SERVISS "'. THE CHATTAHOOCHEE.'
(DiBtrict Court, E. D. New York. November 30,1888.)
SUIJ'PING-LIABILITY OF VESSEL-NEGLIGENCE OF STEVEDORE.
In Admiralty. Libel by Deborah A. Serviss against the steam·ship Chattahoochee, for damages in sinking libelant's canal-boat. Hyland & Zabriskie, for libelant. Rice & Bijur, for claimant. BENEDICT, J. The libelant's canal-boat, having on board coal for the steamer Chattahoochee, was along-side that steamer as she lay in the slip, ahout to sail, and delivered coal.into her tubs until she was sQpplied. The canal-hoat lay stern out. her bow being about 100 feet forward of the steamer's stern. The stevedore of the steamer Chattahoochel'l, as soon as he had taken from the canal-boat all the coal required, took down his hoisting app,aratus. and, notifying the master of the canal-boat thathe was going to haul the boat up the slip, cast off the lines to thecanalboat, and carried the canal-boat's bow line aft to a steam-winch on the steamer's deck, aft, .and ,there, by starting, the steam-wi nch, put the canalboat in motion towards the bulk-head. At the time the canal-boltt was thus put in motion towards the stern of the steamer, the propeller ,of the steamer was revolving. When the canal-boat, under the impetus given her by ,the steam-winch, reached the steamer's stern, ,the action ·of the steamer's propeller drew her onto the revolving blades, by which,she was cut open and sunk. The question to be decided is whether the steamer is liable· for the sinking of the canal-boat. The stevedore was an employe of the,steamer, and as such it was part of his duty to move the canal-boat away from the steamer's side as soon as the steamer was supplied with coal. He undertook to haul the canal-boat up the slip by starting her towards the bulkhead, using the power of the steam-winch for that purpose. There is evidence that the boat could have passed the revolving propeller in safety if poles had been used by those on board of her to bear her from the propeller in passing. In this .instance no poles were used, and in consequence the boat was sucked in by the propeller, and sunk in the manner stated. The eontention on the part of the claimant is that it: was the duty of the master of the canal-boat to observe that his boat was ap1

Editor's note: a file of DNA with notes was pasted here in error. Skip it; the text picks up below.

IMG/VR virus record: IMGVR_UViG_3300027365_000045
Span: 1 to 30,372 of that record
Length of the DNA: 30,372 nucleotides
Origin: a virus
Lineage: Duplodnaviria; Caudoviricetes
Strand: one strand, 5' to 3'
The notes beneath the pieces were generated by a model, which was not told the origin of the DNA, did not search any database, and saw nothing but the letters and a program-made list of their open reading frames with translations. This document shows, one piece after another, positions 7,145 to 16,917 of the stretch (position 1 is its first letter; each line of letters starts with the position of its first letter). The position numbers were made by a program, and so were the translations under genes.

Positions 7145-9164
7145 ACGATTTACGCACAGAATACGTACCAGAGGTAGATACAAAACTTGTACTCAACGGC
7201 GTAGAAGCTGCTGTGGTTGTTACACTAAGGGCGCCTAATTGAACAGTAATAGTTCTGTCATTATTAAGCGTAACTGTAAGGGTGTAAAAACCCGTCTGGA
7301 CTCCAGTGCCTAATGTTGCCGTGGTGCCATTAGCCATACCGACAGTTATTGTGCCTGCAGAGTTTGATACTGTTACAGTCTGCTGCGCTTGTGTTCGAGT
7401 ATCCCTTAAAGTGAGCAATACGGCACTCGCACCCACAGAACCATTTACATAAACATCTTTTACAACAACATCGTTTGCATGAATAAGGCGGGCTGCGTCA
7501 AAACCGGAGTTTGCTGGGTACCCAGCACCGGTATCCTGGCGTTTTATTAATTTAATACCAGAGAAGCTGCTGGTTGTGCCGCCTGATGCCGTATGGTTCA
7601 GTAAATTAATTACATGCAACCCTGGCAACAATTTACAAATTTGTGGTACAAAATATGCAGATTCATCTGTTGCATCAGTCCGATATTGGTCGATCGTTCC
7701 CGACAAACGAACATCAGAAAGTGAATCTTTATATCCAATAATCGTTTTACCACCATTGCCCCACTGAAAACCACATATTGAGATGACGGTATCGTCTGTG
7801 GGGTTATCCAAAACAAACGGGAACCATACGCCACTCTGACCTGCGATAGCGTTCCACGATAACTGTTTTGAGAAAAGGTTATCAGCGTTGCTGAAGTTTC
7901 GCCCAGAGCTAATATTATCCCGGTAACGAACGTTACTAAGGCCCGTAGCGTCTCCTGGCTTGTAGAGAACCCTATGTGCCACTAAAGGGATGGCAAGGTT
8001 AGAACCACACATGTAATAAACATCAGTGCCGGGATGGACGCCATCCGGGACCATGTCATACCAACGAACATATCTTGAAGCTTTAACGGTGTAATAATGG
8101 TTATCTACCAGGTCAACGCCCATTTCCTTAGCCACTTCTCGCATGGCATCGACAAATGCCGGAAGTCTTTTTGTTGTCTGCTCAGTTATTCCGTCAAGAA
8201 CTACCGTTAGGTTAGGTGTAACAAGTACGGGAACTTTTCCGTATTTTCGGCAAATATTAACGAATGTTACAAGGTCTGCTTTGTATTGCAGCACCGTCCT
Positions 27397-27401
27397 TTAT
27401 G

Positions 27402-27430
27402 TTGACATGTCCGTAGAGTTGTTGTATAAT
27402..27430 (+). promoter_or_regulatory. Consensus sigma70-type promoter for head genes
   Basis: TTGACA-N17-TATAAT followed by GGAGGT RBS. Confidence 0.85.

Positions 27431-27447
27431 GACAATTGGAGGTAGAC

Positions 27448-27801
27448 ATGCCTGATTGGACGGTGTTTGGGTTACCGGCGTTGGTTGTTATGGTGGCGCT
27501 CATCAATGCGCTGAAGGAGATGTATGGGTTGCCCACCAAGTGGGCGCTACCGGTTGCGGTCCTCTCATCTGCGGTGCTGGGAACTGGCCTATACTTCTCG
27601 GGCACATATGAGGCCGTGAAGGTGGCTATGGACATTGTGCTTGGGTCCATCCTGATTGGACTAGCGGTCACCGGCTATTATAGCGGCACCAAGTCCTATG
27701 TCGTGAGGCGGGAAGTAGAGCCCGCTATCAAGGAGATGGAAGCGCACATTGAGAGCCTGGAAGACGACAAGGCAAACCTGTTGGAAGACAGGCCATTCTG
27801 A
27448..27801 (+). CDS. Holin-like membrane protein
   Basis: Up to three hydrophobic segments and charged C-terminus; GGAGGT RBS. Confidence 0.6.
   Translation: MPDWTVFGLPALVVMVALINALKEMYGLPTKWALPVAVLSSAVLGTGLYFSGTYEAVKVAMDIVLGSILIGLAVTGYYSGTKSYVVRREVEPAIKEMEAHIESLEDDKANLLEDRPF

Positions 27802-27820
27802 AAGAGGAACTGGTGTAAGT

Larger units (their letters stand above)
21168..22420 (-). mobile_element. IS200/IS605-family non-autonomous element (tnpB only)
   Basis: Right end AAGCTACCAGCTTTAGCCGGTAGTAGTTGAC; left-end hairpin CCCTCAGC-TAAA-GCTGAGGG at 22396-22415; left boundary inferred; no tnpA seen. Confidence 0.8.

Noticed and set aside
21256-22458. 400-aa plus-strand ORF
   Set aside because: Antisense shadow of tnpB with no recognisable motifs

Reported by Edward G. Benedict, Esq" of the New YOJ,'k bar.
proaching the revolving blade and to keep her off the screw as she passed, and that the failure of the master to,discharge this duty was the cause of the damage, that ensued. But I incline to the opinion that when the stevedore undertook to move the canal-boat up the slip, he assumed the responsibility Qfher navigation, if not until she reached the bulk-head, at least until she was fully of the steamer's side. It was therefore, in my opinion, his duty, before starting the canal-boat, to stop the steamer'sscrew, or,by giving prop'er directions to the men on the canal-boat, insure her being kept off the propeller when she passed it. He did neither ofthese things, 'and this omission, in my opinion, rendered the steamer liable /0J; the, damages tqlltensueq., Let a decree be entered in favor of the libelant, with an order of reference to ascertain the amount, of the, damage.
GATES t1. RYANet
(District Court, 8. D. New York. December 18, 1888.)
Tb;ere is ,nQ well-,established rulei,n the port of New Y()rk as to the discharge ofeastern lumger. By the cus'tom of the port three "idle days" are allowed the consignee after the vessel'reports arrival within which to send her to, a berth. Hllnce,:where a lumber scho.oner from Nova Scotia arrive,d on Wednesday. was sent to a wharf on Saturday, and began her discharge Gn the following Wednesday, Sunday and Labor Day (first Monday in September) inter· venlng, held, that she was entitled to one day's demurrage. The, consignee of carA'o and holder of the bill of lading, though but an agent to sell, is liable for both freight and demurrage. '
In Admiralty. 'Action forifreight and demurrage.
BROWN, J. ,There is no dispute about the amount of freight due, all the defendant's alleged offsets. namely, $558.37, after The defendant offered to pay freight, but retused to pay any demurrage. In the offer of payment, however, a receipt in full of all claims was demanded, which the defendant had no right to require. There has been no payment offreight into court. The charter provided for discharge with customary dispatch. The vesselwas loaded with lumber from New Brunswick, N. S. There is no 1Jerfectly established rule as respects the rate of discharge of eastern, lumber. Several large dealers testified that a discharge of 30,000 feet: per day, board' measure, had long been considered a reasonable rate of discharge. On the other hand, there is evidence that indicates that that ought to be considered ap unreasonably slow rate of tlie vessel is ready to begin; from 40,000 to 70,000 feet being a quite eommonrate of discharge per day. " Three days are allowed by custom,
JReported by Edw81'd G.Benedict, Esq., of the New York bar.